A Catholic elementary school teacher in Moorhead has lost her job for admitting to her superiors that she disagrees with the church on the Minnesota marriage amendment. Today’s Question: When you’re among others of your faith, do you feel free to dissent without fear of retribution?


Daily Circuit (9-12 p.m.) – First hour: Analyzing the health care ruling (if there is one).

Second hour: Health care, Syria, and student loan debt.

Third hour: Even more on the health care ruling.

MPR News Presents (12-1 pm): Dr. David Agus on his best-selling book “The End of Illness.” He spoke at the Commonwealth Club of California.

Talk of the Nation (1-2 p.m.) – More health care ruling discussion.

All Things Considered (3-6:30 p.m.) – How the health care ruling affects Minnesotans.

  • Kurt Nelson
  • Mark

    Does anyone adhere, or claim to adhere to all of Catholic teachings? I’ve never met such a person?

  • John P.

    //in order to be Catholic, one should adhere to the Catholic Church’s teachings

    He’s right. You can leave the Catholic Church if you find their views objectionable. That is one of the reasons I left the Church and also the Boy Scouts.

    The trouble with marriage amendments is that as a practical matter I can not leave my American citizenship or my Minnesota residence. That’s the problem with enshrining a view like this in constitutions or even law.

    I find it ironic that the same people who call for a reduced role for government in our lives tend to be supporters of the marriage amendment. My marriage is not threatened by same sex marriage, and neither is yours.

  • bsimon

    ” One cannot logically allege an intentional disinterest in presenting another perspective on a story, while simultaneously refusing to provide the other perspective on a story when asked.”

    Good point. Sadly, I doubt it will generate a thoughtful response.

    Nice video on the ironman. Its a great event.

  • Chuck

    You may agree or disagree with gay marriage, but restricting rights via the constitution doesn’t seem the way to go. If you want to say marriage is between one man and one woman, then by all means get a bill introduced in the legislature and go through that process, and if you get your law passed, then more power to you. I guess I don’t understand the big sweat to put this in the constitution.

  • Bob Collins

    // If you want to say marriage is between one man and one woman, then by all means get a bill introduced in the legislature and go through that process, and if you get your law passed,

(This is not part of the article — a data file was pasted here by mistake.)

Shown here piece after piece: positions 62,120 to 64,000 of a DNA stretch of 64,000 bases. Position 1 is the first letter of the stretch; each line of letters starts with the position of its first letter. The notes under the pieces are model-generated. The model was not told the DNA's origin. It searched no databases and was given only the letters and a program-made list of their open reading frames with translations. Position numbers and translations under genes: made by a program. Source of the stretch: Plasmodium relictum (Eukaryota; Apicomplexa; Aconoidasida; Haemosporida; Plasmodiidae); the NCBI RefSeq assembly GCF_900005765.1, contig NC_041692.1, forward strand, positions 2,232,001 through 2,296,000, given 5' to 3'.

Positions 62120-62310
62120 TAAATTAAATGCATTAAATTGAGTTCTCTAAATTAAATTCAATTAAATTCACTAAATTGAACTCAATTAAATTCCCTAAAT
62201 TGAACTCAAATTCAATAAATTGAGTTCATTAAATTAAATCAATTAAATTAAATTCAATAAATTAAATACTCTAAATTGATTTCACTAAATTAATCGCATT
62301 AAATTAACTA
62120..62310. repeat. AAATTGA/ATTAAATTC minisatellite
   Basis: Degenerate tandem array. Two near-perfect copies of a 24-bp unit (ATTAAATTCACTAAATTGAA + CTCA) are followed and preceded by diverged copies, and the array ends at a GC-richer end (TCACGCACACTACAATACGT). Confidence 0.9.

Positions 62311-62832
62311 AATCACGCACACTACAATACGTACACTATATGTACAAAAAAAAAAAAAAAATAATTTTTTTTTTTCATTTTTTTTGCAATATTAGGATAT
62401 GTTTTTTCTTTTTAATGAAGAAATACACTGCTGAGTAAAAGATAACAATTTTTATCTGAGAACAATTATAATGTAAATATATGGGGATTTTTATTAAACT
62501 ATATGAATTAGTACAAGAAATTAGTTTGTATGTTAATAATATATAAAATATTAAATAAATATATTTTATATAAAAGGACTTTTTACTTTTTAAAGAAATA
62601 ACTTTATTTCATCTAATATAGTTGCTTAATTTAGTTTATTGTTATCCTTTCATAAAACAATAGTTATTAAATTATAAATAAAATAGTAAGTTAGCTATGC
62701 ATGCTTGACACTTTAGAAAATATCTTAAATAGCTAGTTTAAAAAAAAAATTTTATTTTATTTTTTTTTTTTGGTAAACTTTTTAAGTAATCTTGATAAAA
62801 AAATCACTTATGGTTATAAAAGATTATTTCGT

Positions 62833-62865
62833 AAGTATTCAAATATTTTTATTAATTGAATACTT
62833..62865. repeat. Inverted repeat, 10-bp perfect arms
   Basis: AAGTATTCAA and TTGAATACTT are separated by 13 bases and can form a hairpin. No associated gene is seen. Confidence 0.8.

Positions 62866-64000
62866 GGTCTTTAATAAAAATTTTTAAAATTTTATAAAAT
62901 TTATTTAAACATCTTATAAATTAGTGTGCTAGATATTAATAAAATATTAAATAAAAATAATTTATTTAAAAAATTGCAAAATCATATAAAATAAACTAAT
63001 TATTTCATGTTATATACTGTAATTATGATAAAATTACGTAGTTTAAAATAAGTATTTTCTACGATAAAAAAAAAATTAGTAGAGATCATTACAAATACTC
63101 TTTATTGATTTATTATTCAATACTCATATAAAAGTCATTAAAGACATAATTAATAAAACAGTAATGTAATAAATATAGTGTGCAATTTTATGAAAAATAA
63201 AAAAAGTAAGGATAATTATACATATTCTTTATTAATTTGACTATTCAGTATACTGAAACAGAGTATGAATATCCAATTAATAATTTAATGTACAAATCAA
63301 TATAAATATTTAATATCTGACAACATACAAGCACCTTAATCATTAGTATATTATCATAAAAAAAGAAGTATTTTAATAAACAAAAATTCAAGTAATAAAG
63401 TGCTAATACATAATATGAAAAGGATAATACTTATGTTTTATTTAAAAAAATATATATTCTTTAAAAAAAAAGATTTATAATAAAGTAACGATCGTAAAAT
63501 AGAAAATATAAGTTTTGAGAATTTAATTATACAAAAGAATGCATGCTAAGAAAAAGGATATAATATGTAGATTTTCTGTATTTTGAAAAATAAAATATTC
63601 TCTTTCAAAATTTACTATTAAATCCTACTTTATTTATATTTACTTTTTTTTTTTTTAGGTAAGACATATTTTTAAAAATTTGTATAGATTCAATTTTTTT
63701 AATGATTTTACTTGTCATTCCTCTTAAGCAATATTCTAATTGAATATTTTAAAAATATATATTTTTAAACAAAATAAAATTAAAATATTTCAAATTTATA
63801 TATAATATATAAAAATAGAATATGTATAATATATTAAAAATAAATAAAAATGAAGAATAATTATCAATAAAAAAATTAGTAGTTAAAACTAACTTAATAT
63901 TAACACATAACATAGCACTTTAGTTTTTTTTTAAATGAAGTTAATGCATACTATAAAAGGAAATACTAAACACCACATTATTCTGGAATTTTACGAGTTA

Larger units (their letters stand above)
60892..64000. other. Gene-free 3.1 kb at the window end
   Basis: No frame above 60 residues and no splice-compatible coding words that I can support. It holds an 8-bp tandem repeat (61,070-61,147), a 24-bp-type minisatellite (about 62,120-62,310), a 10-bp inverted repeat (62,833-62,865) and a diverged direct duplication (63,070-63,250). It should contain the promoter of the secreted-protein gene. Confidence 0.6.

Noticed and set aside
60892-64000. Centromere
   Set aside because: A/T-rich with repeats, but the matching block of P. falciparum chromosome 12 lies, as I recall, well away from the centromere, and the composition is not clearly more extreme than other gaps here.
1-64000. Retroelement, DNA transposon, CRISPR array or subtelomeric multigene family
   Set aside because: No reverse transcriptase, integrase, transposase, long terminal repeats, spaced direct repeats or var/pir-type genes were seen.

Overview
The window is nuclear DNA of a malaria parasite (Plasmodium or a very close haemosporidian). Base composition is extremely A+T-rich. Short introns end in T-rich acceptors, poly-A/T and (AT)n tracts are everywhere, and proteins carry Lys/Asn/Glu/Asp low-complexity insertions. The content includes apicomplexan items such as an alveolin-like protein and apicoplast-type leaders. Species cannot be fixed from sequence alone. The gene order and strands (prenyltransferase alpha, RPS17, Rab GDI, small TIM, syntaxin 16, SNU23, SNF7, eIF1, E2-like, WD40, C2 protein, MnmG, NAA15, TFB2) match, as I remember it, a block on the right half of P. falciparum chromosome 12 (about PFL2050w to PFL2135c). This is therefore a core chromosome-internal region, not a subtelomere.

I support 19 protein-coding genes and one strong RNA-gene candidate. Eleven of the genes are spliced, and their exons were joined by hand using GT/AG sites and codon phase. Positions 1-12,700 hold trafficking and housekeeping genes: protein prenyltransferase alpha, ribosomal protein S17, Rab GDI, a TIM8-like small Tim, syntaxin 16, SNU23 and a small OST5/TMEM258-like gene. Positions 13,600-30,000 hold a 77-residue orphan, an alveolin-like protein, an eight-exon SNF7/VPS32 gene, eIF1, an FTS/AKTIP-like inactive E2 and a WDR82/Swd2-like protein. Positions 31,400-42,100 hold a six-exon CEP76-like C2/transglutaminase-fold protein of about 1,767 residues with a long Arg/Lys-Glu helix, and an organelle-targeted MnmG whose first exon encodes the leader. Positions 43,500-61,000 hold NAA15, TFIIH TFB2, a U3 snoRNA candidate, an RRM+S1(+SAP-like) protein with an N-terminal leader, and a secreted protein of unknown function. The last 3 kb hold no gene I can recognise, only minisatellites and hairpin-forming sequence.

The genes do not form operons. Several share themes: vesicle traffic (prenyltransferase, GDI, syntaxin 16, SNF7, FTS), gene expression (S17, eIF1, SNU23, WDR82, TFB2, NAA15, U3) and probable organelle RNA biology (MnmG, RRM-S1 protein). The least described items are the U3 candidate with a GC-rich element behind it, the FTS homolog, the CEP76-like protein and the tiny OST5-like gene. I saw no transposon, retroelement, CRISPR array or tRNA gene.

That was actually done years ago in Minnesota. It’s already against the law in Minnesota to recognize a marriage between people of the same gender.

    It will still be against the law no matter what happens in November.

  • BJ

    Thanks for pointing out that it is law already. (one Man/Woman)

    I wish Minnesota would do away with marriage license altogether. Instead make all marriage license civil unions. Let each person decide if they want to call what they have a marriage. That way the ‘state’ is not defining marriage. Which is that those supporting the amendment seem to be so upset about (at least that is the claim).

    Current laws covering married couples rights are a HUGE amount of law. No matter how many legal documents a gay couple gets signed and notarized, all of those documents will not have the same legal impact as allowing them to have the single simple document, a marriage license.

  • Chuck

    Thanks for the info on existing gay marriage legislation, Bob. So given that there already are laws on the books, that makes me wonder even more why the big push to make it a constitutional matter. Are people in general aware that legislation already covers this area? I certainly haven’t heard this brought up much in the media or by the amendment’s opponents.

  • Bob Collins

    // makes me wonder even more why the big push to make it a constitutional matter

    It would, if enacted, prevent the Minnesota Supreme Court from striking down the law in some fashion, something which — at least with the current court — wasn’t going to happen anytime soon.

    There are a fair number of people who think a lot of constitutional amendments are stuck on the ballot to motivate the politicians’ base who put it there, thus helping them win the next election.

  • The argument for making the constitutional amendment with the law on the books is usually so the law isn’t able to be repealed on a whim as soon as a more liberal legislature comes in. There seems to be a fear that as the party that controls the legislature potentially switches back and forth we will have laws getting passed, then repealed, then passed again just making a confusing mess.

  • Joanna

    I must respectfully disagree with the letter writer quoted at length on the Gunderson story. My understanding of the Catholic catechism is not that the Church is the pope and the hierarchy of cardinals, bishops, and priests, but that Catholics are taught that the Church is the People of God, The Body of Christ, and the Temple of the Holy Spirit. There is much theological commentary on what these words mean, but the Catholic Church, historically and dogmatically, is NOT held to be the equivalent of what the latest pope says, in its core teachings. Dialogue over social and political matters, within the Church and among Catholics, is not forbidden or the equivalent of heresy, although obedience is required of those who have sworn vows to an order. Many, many Catholics are moved by their faith to search to embody the unity with Christ that is so central to this credo. I have enormous respect for them, even if I do not share their beliefs. Although many Church authorities have committed crimes and sins throughout history, and many social institutions that the Catholic Church once upheld (such as slavery) are not longer promoted by the Church hierarchy, the Catholic faith lives on because it has been able to aspire to more than blind obedience to its popes and bishops.